"com.thesamet.scalapb" %% "scalapb-validate-core" % scalapb.validate.compiler.BuildInfo.version % "protobuf",
// If you are using Cats transformations:
"com.thesamet.scalapb" %% "scalapb-validate-cats" % scalapb.validate.compiler.BuildInfo.version,
"org.typelevel" %% "cats-core" % "2.3.0"
)

There is an example project available on github.

Field transformations#

If you want all positive integers to be typemapped to a Scala class called PositiveInt you can create a proto file with the following content:

syntax = "proto2";
package mypackage;
import "scalapb/scalapb.proto";
import "scalapb/validate.proto";
import "validate/validate.proto";
option (scalapb.options) = {
preprocessors: ["scalapb-validate-preprocessor"]
field_transformations: [
{
when: {options { [validate.rules] {int32: {gt: 0}} }}
set: {
[scalapb.field] {
type: "mypkg.PositiveInt"
}
}
}
]
};

The scope of this definition is the entire protobuf file it is found in. Field tranformations can also be used in package-scoped options so they are passed to all files within the package.

You can learn more about field transformations in this page.

More examples of field transformations usage:

The following rule with match whenever there is a gt field set, no matter to which value:

option (scalapb.options) = {
preprocessors: ["scalapb-validate-preprocessor"]
field_transformations: [
{
when: {options { [validate.rules] {int32: {gt: 0}}}}
match_type: PRESENCE
set: {
[scalapb.field] {
type: "mypkg.GreaterThanAnything"
}
}
}
]
};

Since the when clause is FieldDescriptorProto, it is possible to match on type and label. For example, the following will match only when the field is in a repeated int32:

option (scalapb.options) = {
preprocessors: ["scalapb-validate-preprocessor"]
field_transformations: [
{
when: {
type: TYPE_INT32
label: LABEL_REPEATED
options { [validate.rules] {int32: {gt: 0}}}
}
match_type: CONTAINS
set: {
[scalapb.field] {
type: "mypkg.PositiveIntInRepeated"
}
}
}
]
};

What does the preprocessor do?#

The preprocessor scans for field_transformations with when fields that contain [validate.rules] extensions. Whenever a [validate.rules] does contain a repeated or map validation rules it is assumed to be applied to a singleton type, so we add a copy of the rule for repeated, map-key and map-value context. For example, for this PositiveInt rule:

{
when: {[validate.rules] {int32: {gt: 0}}}
set: {
type: "mypkg.PositiveInt"
}
}

the following field transformations will be automatically added by the preprocessor:

{
when: {options{[validate.rules] {repeated: {int32: {gt: 0}}}}}
set: {
[scalapb.field] {
type: "mypkg.PositiveInt"
}
}
},
{
when: {options{[validate.rules] {map: {keys: {int32: {gt: 0}}}}}}
set: {
[scalapb.field] {
key_type: "mypkg.PositiveInt"
}
}
},
{
when: {options{[validate.rules] {map: {values: {int32: {gt: 0}}}}}}
set: {
[scalapb.field] {
value_type: "mypkg.PositiveInt"
}
}
}

This saves you from writing those rules manually so the type transformation is applied in repeated fields or maps. Note that the rewrite mechanism rewrites the type in the original set field, into key_type or value_type.

Cats non-empty collections#

Using rules like the ones defined above, it is possible to detect when a list or a map are non-empty (via. {repeated: { min_items: 1}} or {map: {min_pairs: 1}}, and map them to corresponding non-empty collections. Cats collections require some additional adaptation to ScalaPB since their API is different enough from standard Scala collections. ScalaPB-validate comes with support to automatically map non-empty collections to NonEmptyMap, NonEmptySet and NonEmptyList. To enable, add the following to a proto file. The scope of the settings will be for the entire file. You can turn the setting on for the entire package by adding scope: PACKAGE.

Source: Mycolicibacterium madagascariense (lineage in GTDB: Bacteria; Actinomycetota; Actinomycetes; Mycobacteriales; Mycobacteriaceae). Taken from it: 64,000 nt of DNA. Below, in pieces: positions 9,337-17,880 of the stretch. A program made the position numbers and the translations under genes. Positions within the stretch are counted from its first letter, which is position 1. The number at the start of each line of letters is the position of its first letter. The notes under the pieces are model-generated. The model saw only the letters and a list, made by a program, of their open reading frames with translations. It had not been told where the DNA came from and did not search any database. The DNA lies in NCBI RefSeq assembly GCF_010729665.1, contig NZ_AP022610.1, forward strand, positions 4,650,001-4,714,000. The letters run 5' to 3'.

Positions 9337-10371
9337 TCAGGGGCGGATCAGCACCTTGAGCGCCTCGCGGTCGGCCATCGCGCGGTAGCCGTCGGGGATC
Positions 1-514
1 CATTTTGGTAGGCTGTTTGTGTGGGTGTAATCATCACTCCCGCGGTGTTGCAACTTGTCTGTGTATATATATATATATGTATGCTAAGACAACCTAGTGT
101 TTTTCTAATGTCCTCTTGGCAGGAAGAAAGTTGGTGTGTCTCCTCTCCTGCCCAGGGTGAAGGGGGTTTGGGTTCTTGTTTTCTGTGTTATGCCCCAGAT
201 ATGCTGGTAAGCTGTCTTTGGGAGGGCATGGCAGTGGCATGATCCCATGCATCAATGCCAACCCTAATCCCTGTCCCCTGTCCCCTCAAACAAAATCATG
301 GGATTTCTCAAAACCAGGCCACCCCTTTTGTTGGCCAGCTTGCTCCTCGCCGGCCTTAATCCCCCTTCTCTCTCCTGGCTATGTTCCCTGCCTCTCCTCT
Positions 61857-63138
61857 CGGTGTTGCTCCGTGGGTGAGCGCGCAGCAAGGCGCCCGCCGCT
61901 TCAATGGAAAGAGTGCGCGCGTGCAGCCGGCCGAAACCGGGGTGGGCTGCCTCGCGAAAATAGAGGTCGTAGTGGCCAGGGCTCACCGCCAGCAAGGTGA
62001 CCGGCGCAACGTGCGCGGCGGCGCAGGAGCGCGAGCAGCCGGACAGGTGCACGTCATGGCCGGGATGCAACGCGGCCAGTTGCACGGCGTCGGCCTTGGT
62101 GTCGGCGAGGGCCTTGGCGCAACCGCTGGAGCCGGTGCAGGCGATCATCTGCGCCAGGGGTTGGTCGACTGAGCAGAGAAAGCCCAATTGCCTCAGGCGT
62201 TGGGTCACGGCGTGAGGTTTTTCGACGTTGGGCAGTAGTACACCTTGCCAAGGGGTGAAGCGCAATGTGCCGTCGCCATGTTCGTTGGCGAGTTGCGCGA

syntax = "proto2";
package mypackage;
import "scalapb/scalapb.proto";
import "scalapb/validate.proto";
option (scalapb.options) = {
preprocessors: ["scalapb-validate-preprocessor"]
[scalapb.validate.file] {
validate_at_construction : true
cats_transforms : true
unique_to_set : true
}
};

As stated above, you will need to have scalapb-validate-cats listed in libraryDependencies. The setting unique_to_set can be used independently of cats to transform a repeated with unique: true rule to a set.

Unboxing required fields#

If you use validate.message.required you can apply a transformation that would set the scalapb.field.required option. As a result, the field will not be boxed in an Option and parsing will throw an exception if the field is missing. To set this transformation add the following to ScalaPB-validate's options:

option (scalapb.options) = {
field_transformations: [
{
when: {options: {[validate.rules] {message: {required: true}}}}
set: {
[scalapb.field] {
required: true
}
}
}
]
};

Using with refined#

As explained in "referencing rule values", it is possible to reference field descriptor values in the set part of field transformation. A use case for this is with refined types. For example, you can define the following field transformations:

syntax = "proto3";
package refined_test;
import "validate/validate.proto";
import "scalapb/validate.proto";
import "scalapb/scalapb.proto";
option (scalapb.options) = {
preprocessors : [ "scalapb-validate-preprocessor" ]
import : "eu.timepit.refined.api.Refined"
import : "eu.timepit.refined.numeric._"
import : "eu.timepit.refined.generic._"
import : "shapeless.{Witness => W}"
field_transformations : [ {
when : {options: {[validate.rules] {int32 : {gt : 1}}}} // <-- 1 can be replaced with any number
set : {type : "Int Refined Greater[$(options.[validate.rules].int32.gt)]"}
match_type : PRESENCE
} ]
};
message Test {
int32 gt_test = 1 [ (validate.rules).int32 = {gt : 5} ]; // transformed to: Int Refined Greater[5]
}

For this to work, a typemapper for refined types need to be either put in a package object in the same package where the code is generated, or be manually imported through import options.

The typemapper used in scalapb-validate tests is here.

Additional resources: